Sharks: The Americans of the Seas

When people ask where I’m from, I usually say, “America” (unless we’ve recently done something terribly embarrassing, in which case I fall back on, “Canada”). The problem is, the moment that word leaves my lips, I can see the instant judgements, stereotypes and classifications flick into place behind the listener’s eyes.

Shark Illustrations-001

When pushed for more detail, I give my home state of Utah, which triggers questions about Mormons, polygamists and (from the more interesting stranger) land-speed records.

We all know that no matter what we call ourselves or how we choose to identify, we are thrown into a box by the person on the judging end. And none of us are plopped in a more restrictive box than sharks.

Shark Illustrations

Much like Americans looks like this in the minds of many outsiders,


sharks are simplified to this:


Before you think I’m getting ready to rant on about how they are big, misunderstood teddy bears, let me state my position:

I’m all for shark love and appreciating the species, but I am still terrified of seeing some of them in person.

I am new to the open water and a very big part of that is because sharks scare the shit out of me. They do so because, like most of us, I’ve seen Jaws (that movie has a lot to answer for, guys).

The unfortunate fact is that we humans are far more inclined to watch a show where limbs are ripped off in cloud of red waves (Hollywood) than spend five minutes watching a big fish sleep on the sand (reality).

Up to now, I have met two sharks in person: a leopard shark (technically zebra) and a whale shark. Both of them are afuckingdorable. One is tiny. One is huge. Neither of them have teeth (this helps).

whale shark

On the other hand, we also have bull sharks here occasionally and that fact makes me pee in my wetsuit (more than usual). They are known as one of the most dangerous brands out there. The thought of seeing one in the water frightens me to an irrational degree. And yet, I want to do it. I want to pop that cherry, break that barrier, look at this “terrifying” beast in the face and see that it doesn’t actually have any interest in me. Because it doesn’t.

Sharks don’t eat people.

Let’s put this in relatable terms for a minute while I tell you a true story about how I’m dumb.

Imagine you have a plate of chicken legs. They’re fat and juicy and covered in sticky bbq sauce. You haven’t eaten all day and you vigorously tear into a drumstick only to instantly discover that what you thought was a pre-cooked lunch was, in fact, raw flesh. What do you do? You gag briefly, thrust your mouth open and push the offending material out as quickly as possible, leaving a marred bit of drool-coated leg on your plate.

That’s how sharks feel about us. They don’t hunt us. They don’t like the taste of us. We’re gross to them. Occasionally, when we happen to be flailing around like a seal, they think we’re the right thing and find out after that first bite that they were wrong.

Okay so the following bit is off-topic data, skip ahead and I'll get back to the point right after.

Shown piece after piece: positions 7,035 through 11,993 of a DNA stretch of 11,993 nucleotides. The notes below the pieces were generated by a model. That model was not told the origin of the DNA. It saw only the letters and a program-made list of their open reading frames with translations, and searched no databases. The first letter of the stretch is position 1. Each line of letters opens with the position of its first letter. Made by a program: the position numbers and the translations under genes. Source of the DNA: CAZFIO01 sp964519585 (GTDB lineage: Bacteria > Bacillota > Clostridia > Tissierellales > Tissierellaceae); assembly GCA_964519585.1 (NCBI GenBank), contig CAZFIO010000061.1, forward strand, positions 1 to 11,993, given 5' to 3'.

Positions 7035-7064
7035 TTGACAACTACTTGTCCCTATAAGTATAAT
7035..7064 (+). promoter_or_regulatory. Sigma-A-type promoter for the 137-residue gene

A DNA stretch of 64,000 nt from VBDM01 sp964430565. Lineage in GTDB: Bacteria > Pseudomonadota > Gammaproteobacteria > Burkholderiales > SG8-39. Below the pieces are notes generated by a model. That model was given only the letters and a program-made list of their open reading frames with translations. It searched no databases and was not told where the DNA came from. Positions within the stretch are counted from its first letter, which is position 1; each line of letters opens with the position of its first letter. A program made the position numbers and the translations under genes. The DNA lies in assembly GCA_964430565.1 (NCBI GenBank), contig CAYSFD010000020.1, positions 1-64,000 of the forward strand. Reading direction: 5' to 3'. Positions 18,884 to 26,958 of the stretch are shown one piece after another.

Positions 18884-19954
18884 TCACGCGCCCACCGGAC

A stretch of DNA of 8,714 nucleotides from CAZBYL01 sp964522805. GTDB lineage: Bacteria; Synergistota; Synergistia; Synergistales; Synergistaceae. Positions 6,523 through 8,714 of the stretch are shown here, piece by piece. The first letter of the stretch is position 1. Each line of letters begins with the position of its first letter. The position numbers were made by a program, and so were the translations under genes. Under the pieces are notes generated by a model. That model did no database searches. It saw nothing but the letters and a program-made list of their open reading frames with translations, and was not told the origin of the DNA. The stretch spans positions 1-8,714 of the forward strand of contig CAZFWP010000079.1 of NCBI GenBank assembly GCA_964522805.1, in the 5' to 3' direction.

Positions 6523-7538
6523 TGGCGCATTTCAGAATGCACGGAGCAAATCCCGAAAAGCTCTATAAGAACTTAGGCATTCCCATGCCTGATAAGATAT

The problem is, with all those beautiful, sharp teeth, that first bite tends to be a doozy, and what they throw back on the plate is sometimes our entire leg, now conveniently carry-on size.

leg luggage

These are wild animals. They hunt. They have big teeth. They have territories. Just like I would keep a reasonable distance from a bear, I would maintain a safe viewing distance from any animal that is capable of such carnage with such little effort.

In light of these facts of nature, my lifelong, media-crazed fear and the very real ability of these guys to damage me irreparably, it would be SO much easier to simply avoid them all together. I mean really, is it worth the sheer panic I will surely experience when I see that ominous shadow emerge from the depths?

I believe it is.

Because the first time I saw a leopard shark I absolutely fell in love. And when I saw the whale shark, all I wanted in the whole wide world was to swim alongside it. The two types I have met so far are not just beautiful, they are absolutely breathtaking. The way they move through the water, the power that propels them, the graceful way they flick their tails (the fact that they are not only completely uninterested in me as a snack but wish I would leave so they can carry on with their nap). They are truly stunning creatures.

So, when the day comes where a body-building bull shark with rows and rows of sharp, pointy, flesh-tearing teeth heads my direction, I will take a deep breath and try to remind myself that just as Donald Trump is not the typical American, Jaws is not the typical shark.


2 thoughts on “Sharks: The Americans of the Seas

Leave a Reply

Fill in your details below or click an icon to log in: Logo

You are commenting using your account. Log Out /  Change )

Twitter picture

You are commenting using your Twitter account. Log Out /  Change )

Facebook photo

You are commenting using your Facebook account. Log Out /  Change )

Connecting to %s